# Optimal bounds for the tangent and hyperbolic sine means

• Monika Nowicka
• Alfred Witkowski
Open Access
Article

## Abstract

We provide optimal bounds for the tangent and hyperbolic sine means in terms of various weighted means of the arithmetic and geometric means.

## Keywords

Seiffert-like mean Seiffert function Convex function

Primary 26D15

## 1 Introduction, definitions and notation

The means
\begin{aligned} {{\mathsf {M}}}_{\tan }(x,y)&={\left\{ \begin{array}{ll} \dfrac{x-y}{2\tan \frac{x-y}{x+y}} &{}\quad x \ne y\\ x &{} \quad x=y \end{array}\right. }\\ \end{aligned}
(tangent mean)
and
\begin{aligned} {{\mathsf {M}}}_{{\sinh }}(x,y)&={\left\{ \begin{array}{ll} \dfrac{x-y}{2\sinh \frac{x-y}{x+y}} &{} \quad x \ne y\\ x &{} \quad x=y \end{array}\right. }, \end{aligned}
(hyperbolic sine mean)
defined for all positive xy, were introduced in [4], where one of the authors investigates means of the form
\begin{aligned} {\mathsf {M}}_{f}(x,y)={\left\{ \begin{array}{ll} \dfrac{|x-y|}{2f\left( \frac{|x-y|}{x+y}\right) } &{} \quad x \ne y\\ x &{} \quad x=y \end{array}\right. }. \end{aligned}
(1)
It was shown that every symmetric and homogeneous mean of positive arguments can be represented in the form (1) and that every function $$f:(0,1)\rightarrow {\mathbb {R}}$$ (called Seiffert function) satisfying
\begin{aligned} \frac{z}{1+z}\le f(z)\le \frac{z}{1-z} \end{aligned}
produces a mean. The correspondence between means and Seiffert functions is given by the formula
\begin{aligned} f(z)=\frac{z}{M(1-z,1+z)}, \quad \text {where} \ z=\frac{|x-y|}{x+y}. \end{aligned}
The aim of this paper is to determine various optimal bounds for the $${{\mathsf {M}}}_{\tan }$$ and $$\mathsf {M_{\sinh }}$$ with the arithmetic and geometric means (denoted here by $${\mathsf {A}}$$ and $${\mathsf {G}}$$).

For two means MN, the symbol $$M<N$$ denotes that for all positive $$x\ne y$$ the inequality $$M(x,y)<N(x,y)$$ holds.

Our main tool will be the obvious fact that if for two Seiffert means the inequality $$f<g$$ holds, then their corresponding means satisfy $$M_f>M_g$$. Thus every inequality between means can be expressed in terms of their Seiffert functions.

### Remark 1.1

Note that the Seiffert function of the geometric mean $${\mathsf {G}}(x,y)=\sqrt{xy}$$ is $${\mathsf {g}}(z)=\frac{z}{\sqrt{1-z^2}}$$ and that of the arithmetic mean $${\mathsf {A}}(x,y)=\frac{x+y}{2}$$ is the identity function $${\mathsf {a}}(z)=z$$. Clearly, the Seiffert functions of $${\mathsf {M}}_{\tan }$$ and $${\mathsf {M}}_{\sinh }$$ are the functions $$\tan$$ and $$\sinh$$, respectively.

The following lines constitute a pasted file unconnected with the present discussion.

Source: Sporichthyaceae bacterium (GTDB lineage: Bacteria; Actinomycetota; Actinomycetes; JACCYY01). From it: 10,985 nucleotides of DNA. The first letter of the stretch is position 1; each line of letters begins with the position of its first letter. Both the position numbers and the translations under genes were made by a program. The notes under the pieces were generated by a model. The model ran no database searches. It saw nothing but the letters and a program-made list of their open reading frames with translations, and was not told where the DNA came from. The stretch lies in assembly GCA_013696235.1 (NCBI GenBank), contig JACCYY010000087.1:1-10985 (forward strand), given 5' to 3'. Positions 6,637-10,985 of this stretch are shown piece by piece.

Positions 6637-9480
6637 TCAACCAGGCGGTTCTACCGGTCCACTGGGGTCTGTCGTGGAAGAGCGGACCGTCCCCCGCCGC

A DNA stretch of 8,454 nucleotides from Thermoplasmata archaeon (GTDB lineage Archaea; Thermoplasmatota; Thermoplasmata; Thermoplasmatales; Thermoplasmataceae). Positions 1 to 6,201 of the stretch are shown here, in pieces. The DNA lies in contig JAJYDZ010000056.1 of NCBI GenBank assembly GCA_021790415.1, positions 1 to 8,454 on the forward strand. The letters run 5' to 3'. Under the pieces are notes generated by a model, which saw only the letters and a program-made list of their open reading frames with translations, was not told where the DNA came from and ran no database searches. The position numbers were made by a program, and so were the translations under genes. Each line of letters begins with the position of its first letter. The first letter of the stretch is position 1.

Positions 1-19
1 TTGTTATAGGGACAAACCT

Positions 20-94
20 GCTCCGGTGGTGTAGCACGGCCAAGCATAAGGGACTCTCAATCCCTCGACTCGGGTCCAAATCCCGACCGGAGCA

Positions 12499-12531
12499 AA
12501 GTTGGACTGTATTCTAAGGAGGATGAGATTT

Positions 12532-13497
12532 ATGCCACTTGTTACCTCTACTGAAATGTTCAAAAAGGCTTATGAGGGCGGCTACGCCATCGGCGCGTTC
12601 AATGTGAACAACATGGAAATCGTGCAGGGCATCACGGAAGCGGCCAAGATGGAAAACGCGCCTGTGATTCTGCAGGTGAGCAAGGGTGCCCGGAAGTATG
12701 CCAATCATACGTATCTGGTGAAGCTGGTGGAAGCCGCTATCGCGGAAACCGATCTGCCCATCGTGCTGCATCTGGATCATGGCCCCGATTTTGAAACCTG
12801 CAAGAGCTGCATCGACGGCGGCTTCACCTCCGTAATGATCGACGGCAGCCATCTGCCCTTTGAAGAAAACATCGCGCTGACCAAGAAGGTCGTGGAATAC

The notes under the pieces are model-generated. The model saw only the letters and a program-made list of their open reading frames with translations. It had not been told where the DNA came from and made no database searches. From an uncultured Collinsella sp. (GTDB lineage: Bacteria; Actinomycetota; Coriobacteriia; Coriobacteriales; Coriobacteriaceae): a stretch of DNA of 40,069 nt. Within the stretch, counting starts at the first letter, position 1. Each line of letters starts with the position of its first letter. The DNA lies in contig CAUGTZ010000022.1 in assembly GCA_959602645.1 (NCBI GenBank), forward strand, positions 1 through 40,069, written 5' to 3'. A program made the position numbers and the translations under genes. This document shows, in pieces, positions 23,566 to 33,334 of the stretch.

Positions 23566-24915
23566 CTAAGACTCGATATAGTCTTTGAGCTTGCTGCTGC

### Remark 1.2

Throughout this paper all means are defined on $$(0,\infty )^2$$.

For the reader’s convenience in the following sections we place the main results with their proofs, while all lemmas and technical details can be found in the last section of this paper.

The motivation for our research are the inequalities $${\mathsf {G}}<{\mathsf {L}}<{\mathsf {M}}_{\tan }<{\mathsf {M}}_{\sinh }<{\mathsf {A}}$$ proven in [4, Lemma 3.2]. The results obtained in this paper show what the distance is between the new and the classical means measured in different ways.

## 2 Linear bounds

Given three means $$K<L<M$$ one may try to find the best $$\alpha ,\beta$$ satisfying the double inequality $$(1-\alpha )K+\alpha M<L<(1-\beta )K+\beta M$$ or equivalently $$\alpha<\frac{L-K}{M-K}<\beta$$. If klm are respective Seiffert functions, then the latter can be written as
\begin{aligned} \alpha<\frac{\frac{1}{l}-\frac{1}{k}}{\frac{1}{m}-\frac{1}{k}}<\beta . \end{aligned}
(2)
Thus the problem reduces to finding upper and lower bounds for certain functions defined on the interval (0, 1).

### Theorem 2.1

The inequalities
\begin{aligned} \left( 1-\alpha \right) {\mathsf {G}}+\alpha {\mathsf {A}}<{{\mathsf {M}}}_{\tan }<\left( 1-\beta \right) {\mathsf {G}}+\beta {\mathsf {A}} \end{aligned}
hold if and only if $$\alpha \le \frac{1}{3}$$ and $$\beta \ge \cot 1\approx 0.6421$$.

### Proof

Taking Remark 1.1 and the formula (2) into account we should investigate the function
\begin{aligned} h(z)=\frac{ \dfrac{1}{\tan z}-\frac{\sqrt{1-z^2}}{z}}{\frac{1}{z}-\frac{\sqrt{1-z^2}}{z}}=-\frac{\frac{z}{\tan z}-1}{\sqrt{1-z^2}-1}+1. \end{aligned}
We shall show that h increases or - which is equivalent - that $$\frac{\frac{z}{\tan z}-1}{\sqrt{1-z^2}-1}$$ decreases. By Lemma 7.3 it is enough to prove that the function $$r(z)=\frac{(z/\tan z-1)'}{(\sqrt{1-z^2}-1)'}$$ decreases.
We have
\begin{aligned} r(z)=\frac{\sqrt{1 - z^2} (2 z - \sin 2 z) }{2 z\sin ^2z} \end{aligned}
and
\begin{aligned} r'(z)=-\frac{(8 z^3 - 4 z) \sin z + (-8 z^4 + 8 z^2 - 1) \cos z + \cos 3 z}{4 z^2 \sqrt{1 - z^2}\sin ^3z}. \end{aligned}
The function $$s(z)=(8 z^3 - 4 z) \sin z + (-8 z^4 + 8 z^2 - 1) \cos z + \cos 3 z$$ satisfies $$s(0)=s'(0)=s''(0)=s'''(0)=0$$ and
\begin{aligned} s^{(4)}(z)&=60 z (9 - 2 z^2) \sin z + (-8 z^4 + 488 z^2 - 81) \cos z + 81 \cos 3 z\\&> (-8 z^4 + 488 z^2 - 81) \cos z + 81 \cos 3 z\\&=2 \cos z (-4 z^4 + 244 z^2 + 81 \cos 2 z - 81)\\&=2\cos z(4(z^2-z^4)+162(z^2-\sin ^2z)+78z^2)>0. \end{aligned}